Preliminary data indicates that the pace of the U.S. apartment recovery remains strong. The national vacancy rate usually increases by about 80 bps in the seasonally weak fourth quarter, yet it only increased by 20 bps in Q4 2010, marking one of the strongest year-end performances on record. For the year as a whole, the national vacancy rate declined by 130 bps from an average of 7.4% in 2009 to 6.1% in 2010, while growth in apartment demand has accelerated from 108,000 to 258,000 units. Across markets, vacancy rates are quickly approaching their historical norms.
Our thanks to Lisa Bentson and CB Ellis for their good reporting.
We would like to add the following observations on market sectors:
We are impressed with the continued hold on the imagination that Apple, Google, and Starbucks demonstrate. Apple stores have "lines and take a number" systems they are so buried with customers.
While traditional news media, traditional retailing, traditional marketing in every sector is slow, those that have innovated with technology are showing good results.
We still see towns riddled with vacant retail buildings and vacant commercial spaces, yet, some new expansion by young and imaginative entrepreneurs are appearing.
Food production, medical field, high technology, insurance all appear to do well.
Real estate innovators that have integrated high tech and energy efficient solar and wind applications have had excellent market response, where traditional real estate is still slow and suffering.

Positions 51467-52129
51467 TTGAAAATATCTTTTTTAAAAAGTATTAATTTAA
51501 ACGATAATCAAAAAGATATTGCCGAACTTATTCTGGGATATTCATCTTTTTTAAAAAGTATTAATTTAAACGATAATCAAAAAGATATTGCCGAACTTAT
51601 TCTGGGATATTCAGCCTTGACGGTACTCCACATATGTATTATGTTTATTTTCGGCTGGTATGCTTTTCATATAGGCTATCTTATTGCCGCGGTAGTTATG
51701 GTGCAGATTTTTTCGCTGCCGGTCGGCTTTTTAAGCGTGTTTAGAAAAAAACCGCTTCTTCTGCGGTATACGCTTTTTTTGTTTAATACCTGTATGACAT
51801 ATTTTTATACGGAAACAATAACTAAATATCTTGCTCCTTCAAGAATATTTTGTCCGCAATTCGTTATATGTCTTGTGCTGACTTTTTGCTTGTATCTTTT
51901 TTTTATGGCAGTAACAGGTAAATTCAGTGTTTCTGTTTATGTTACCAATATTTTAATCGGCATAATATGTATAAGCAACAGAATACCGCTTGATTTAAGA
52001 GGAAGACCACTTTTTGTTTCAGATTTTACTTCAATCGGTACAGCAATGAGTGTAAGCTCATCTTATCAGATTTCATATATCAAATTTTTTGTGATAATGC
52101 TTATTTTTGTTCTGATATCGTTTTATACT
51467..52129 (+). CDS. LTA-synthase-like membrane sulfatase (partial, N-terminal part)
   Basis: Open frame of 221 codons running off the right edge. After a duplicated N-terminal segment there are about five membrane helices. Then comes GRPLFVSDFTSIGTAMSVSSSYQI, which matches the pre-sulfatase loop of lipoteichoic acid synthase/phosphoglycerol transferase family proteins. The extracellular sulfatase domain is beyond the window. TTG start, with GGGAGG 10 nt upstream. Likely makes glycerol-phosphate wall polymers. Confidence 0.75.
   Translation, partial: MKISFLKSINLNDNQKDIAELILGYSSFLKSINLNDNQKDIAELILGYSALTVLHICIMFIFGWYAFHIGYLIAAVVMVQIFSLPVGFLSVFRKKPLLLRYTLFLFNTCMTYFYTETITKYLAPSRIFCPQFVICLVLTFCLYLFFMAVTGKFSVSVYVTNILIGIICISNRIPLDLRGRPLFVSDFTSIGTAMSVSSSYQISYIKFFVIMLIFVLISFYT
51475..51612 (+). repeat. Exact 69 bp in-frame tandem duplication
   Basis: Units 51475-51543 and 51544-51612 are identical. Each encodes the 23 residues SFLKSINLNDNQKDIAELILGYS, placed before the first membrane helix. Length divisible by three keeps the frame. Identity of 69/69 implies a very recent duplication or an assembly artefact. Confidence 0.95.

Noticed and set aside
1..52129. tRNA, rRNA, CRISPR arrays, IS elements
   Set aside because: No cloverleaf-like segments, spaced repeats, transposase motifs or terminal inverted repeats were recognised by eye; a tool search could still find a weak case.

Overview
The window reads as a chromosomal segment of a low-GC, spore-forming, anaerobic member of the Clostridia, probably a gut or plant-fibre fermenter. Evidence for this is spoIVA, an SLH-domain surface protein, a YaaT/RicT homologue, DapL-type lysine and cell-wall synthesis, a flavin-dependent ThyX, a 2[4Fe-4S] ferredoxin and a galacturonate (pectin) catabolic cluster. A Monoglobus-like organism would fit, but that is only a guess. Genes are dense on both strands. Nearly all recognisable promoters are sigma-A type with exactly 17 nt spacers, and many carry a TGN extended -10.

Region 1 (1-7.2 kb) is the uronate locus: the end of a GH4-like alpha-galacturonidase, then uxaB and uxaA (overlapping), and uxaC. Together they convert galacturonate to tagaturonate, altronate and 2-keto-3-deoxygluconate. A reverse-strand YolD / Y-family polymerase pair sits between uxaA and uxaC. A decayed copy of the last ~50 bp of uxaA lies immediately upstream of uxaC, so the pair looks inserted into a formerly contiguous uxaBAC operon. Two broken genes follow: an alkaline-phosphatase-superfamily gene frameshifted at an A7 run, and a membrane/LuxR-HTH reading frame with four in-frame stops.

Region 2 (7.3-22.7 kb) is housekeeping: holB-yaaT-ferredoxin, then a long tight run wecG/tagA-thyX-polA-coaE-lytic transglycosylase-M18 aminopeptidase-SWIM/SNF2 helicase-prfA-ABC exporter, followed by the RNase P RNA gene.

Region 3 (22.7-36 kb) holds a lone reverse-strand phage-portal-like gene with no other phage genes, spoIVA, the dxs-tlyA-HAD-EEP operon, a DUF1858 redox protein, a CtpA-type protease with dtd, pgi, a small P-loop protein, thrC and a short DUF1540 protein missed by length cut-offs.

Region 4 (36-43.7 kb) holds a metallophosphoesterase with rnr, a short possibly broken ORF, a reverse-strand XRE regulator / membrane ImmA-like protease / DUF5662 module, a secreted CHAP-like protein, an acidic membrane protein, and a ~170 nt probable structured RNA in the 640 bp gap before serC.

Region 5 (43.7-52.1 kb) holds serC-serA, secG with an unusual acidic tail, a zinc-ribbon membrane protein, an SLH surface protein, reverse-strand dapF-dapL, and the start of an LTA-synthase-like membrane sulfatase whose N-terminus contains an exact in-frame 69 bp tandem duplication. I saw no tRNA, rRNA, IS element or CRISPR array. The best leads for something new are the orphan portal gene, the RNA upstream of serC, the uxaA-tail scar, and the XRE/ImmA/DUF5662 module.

It all points to a time where new technology is driving market demand. For example some media and news outlets have put in new, attractive smooth working high tech operations and their readership is growing. Others have put in clunky "Internet news sites" and it has only been a drag on earnings for them.
Social media continues to expand and this is a test of imagination and progressive thinking to find ways to make this profitable and a source of cash flow.
We are pleased to see farmers finally making a profit because of high food and fiber prices and note that as oil increases in price, food and fiber will increase even higher.
The subject of water is a new and broad one, but we will in brief say that water will emerge as a huge value item and the water industry will boom, with new water systems and sources. Our work in combining desalination with wind and solar energy is to be a gold mine for future expansion. (see articles in: http://www.bootheglobalperspectives.com)
Automotive sales are increasing fastest in units that have high technology, GPS, and internet built in. New electric cars show good potential with good market response. Older more traditional lines are slow.
Industrial areas that have utilized "roof top solar" and high tech energy efficiency have shown good market appeal.
Banking sector is still a mixed bag, with local banks providing loans and service and the 5 giant franchises of banking in trouble with layers of reports of problems and possible insolvency. Many experts predict that at least two of the biggest bank franchises in the USA will be nationalised or will be sold off piece meal.
In every sector, those who have applied high technology to their areas have seen good market acceptance. Traditional approaches have seen slow and lackluster market response.